In 2013, Norway's Lade AS unveiled designs for Vindskip, a "hybrid" merchant ship which aims to harness the wind courtesy of a specially-shaped hull, in the process taking the burden off of its natural-gas powered engines and saving fuel. Researchers from the Fraunhofer Institute's Center for Maritime Logistics and Services (CML) have been working to help realize this goal by developing an algorithm that will allow the Vindskip's navigation system to use the combination of power and sail at its most economical.
For old clipper captains, the ideal voyage was one where they caught the wind at just the right strength and angle so they could tie off the sails and read a book for the next six weeks. It's not as simple as all that of course, especially when you are dealing with a modern ship design that uses the hull instead of sails to take advantage of the wind.
UPGRADE TO NEW ATLAS PLUS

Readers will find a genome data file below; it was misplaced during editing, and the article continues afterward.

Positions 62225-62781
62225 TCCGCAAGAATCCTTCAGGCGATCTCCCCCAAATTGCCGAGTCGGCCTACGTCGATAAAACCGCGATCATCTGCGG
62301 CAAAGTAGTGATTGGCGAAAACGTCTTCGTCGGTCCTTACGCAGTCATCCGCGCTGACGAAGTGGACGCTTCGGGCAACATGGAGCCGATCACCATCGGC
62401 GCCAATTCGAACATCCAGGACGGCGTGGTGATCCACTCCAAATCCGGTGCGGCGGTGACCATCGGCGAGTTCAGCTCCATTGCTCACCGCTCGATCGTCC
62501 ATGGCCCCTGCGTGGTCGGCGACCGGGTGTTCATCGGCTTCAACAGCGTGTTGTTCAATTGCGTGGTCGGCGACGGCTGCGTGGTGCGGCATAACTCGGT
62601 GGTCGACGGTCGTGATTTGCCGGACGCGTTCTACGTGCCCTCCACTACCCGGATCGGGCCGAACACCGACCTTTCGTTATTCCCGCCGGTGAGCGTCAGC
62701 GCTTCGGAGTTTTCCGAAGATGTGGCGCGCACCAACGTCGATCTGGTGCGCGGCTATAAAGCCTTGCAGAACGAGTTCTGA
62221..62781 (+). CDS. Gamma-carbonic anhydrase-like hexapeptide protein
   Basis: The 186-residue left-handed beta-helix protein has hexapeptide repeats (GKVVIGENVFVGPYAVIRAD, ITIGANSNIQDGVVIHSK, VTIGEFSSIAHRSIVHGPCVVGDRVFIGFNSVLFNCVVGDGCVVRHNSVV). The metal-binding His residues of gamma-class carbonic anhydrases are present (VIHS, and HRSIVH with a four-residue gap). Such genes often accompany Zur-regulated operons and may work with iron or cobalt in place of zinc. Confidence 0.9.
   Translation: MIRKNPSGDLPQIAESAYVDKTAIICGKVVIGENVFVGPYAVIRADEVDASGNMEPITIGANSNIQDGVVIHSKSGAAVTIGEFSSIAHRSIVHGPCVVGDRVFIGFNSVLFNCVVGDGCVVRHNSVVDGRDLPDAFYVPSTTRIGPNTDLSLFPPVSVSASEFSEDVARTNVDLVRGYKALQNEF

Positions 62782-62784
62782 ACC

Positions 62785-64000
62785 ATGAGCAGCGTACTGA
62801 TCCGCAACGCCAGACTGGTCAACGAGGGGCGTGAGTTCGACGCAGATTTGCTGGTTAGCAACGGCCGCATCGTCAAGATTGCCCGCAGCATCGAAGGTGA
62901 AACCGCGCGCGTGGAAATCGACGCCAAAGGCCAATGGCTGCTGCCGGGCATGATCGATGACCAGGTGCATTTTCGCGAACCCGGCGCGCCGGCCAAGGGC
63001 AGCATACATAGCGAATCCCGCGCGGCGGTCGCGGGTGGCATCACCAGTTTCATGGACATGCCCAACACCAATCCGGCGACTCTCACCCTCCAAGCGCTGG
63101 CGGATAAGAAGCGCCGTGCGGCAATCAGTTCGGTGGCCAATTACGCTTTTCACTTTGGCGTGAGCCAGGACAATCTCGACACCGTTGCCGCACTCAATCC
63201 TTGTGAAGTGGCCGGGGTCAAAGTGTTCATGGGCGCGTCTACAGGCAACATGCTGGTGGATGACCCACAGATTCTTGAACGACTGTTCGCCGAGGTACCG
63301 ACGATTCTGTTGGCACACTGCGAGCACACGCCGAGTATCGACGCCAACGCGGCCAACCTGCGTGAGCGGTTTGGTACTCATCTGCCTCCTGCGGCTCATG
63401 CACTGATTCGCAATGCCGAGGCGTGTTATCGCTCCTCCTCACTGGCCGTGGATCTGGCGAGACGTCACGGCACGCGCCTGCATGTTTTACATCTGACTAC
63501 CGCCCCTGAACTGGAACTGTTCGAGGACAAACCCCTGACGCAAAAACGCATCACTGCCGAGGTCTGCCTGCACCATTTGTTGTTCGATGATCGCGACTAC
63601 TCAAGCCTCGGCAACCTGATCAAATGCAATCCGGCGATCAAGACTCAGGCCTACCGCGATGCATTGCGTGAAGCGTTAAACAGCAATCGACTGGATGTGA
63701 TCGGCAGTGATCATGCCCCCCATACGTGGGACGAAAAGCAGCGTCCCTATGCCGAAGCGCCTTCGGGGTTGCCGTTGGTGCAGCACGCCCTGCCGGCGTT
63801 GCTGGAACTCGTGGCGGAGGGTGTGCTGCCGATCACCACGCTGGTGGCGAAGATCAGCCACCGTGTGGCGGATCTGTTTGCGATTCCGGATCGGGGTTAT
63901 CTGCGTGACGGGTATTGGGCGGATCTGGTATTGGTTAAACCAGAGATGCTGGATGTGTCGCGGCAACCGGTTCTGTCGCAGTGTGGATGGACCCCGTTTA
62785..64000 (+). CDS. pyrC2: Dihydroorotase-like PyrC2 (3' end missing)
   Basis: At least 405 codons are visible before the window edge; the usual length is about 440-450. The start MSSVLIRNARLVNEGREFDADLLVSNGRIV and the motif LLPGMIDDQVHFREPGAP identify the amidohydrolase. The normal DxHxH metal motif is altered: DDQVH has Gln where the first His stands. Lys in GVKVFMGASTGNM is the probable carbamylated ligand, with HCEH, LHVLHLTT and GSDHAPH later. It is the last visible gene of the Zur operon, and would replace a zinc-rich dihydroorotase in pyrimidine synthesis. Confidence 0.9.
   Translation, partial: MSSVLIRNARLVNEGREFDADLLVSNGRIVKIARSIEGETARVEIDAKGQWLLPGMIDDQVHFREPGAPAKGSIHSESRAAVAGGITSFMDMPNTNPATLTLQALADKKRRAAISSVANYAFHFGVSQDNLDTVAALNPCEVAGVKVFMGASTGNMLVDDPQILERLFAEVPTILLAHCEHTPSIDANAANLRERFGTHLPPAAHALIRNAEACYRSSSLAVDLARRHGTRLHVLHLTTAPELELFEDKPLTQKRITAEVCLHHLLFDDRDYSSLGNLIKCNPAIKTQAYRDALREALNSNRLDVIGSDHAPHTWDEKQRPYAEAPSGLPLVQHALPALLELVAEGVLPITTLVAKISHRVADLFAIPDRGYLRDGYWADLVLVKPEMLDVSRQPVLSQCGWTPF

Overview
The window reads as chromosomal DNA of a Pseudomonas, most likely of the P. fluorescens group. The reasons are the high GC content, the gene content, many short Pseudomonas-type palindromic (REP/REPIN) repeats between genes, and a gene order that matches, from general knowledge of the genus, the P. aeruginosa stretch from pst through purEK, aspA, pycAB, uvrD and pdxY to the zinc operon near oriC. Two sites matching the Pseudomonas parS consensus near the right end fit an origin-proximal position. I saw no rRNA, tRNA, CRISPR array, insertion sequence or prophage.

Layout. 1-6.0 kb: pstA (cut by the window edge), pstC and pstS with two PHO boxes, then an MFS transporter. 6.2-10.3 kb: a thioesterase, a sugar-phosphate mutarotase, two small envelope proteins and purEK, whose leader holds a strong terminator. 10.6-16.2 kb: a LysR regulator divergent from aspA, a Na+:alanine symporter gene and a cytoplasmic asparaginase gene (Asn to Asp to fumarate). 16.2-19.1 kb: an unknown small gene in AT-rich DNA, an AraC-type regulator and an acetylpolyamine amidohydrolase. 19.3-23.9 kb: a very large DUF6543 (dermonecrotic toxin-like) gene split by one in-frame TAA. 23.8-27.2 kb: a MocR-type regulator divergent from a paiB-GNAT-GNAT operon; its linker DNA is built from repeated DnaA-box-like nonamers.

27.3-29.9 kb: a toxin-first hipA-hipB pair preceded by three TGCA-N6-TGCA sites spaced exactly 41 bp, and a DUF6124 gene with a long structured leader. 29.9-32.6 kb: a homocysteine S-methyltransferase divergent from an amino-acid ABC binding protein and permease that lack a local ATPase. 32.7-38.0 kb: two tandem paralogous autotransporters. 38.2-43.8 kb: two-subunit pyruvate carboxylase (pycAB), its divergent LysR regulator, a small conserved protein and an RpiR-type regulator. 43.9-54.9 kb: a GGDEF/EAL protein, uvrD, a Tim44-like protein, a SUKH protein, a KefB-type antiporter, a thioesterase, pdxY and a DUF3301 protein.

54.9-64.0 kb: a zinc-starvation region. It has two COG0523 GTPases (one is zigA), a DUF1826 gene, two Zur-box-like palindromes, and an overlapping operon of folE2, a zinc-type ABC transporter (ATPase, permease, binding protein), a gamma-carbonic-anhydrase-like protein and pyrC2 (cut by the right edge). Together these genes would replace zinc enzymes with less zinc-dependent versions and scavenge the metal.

More than 1,500 New Atlas Plus subscribers directly support our journalism, and get access to our premium ad-free site and email newsletter. Join them for just US$19 a year.UPGRADE
So what difference can a sea breeze make to a hulking cargo vessel? "At angles close to headwind the wind generates a force in the ship’s direction," says a spokesperson for Lade. "Since the hull is shaped like a symmetrical air foil, the oblique wind on the opposite side – leeward – has to travel a longer distance. This causes a vacuum that pulls the ship forward."
CML is developing a weather routing module that takes into account the ship's course, hydrography, weather predictions, and many other factors to carry out a complex calculation to come up with a combination of the best route and the best course, so the aerodynamic hull works to its best advantage with speeds up to 19 knots.
Fraunhofer says the first version of the module went online in December and will be handed over to Lade AS this month.
Lade AS says that the first Vindskip freighter will be on the seas by 2019 after model tank tests have been completed.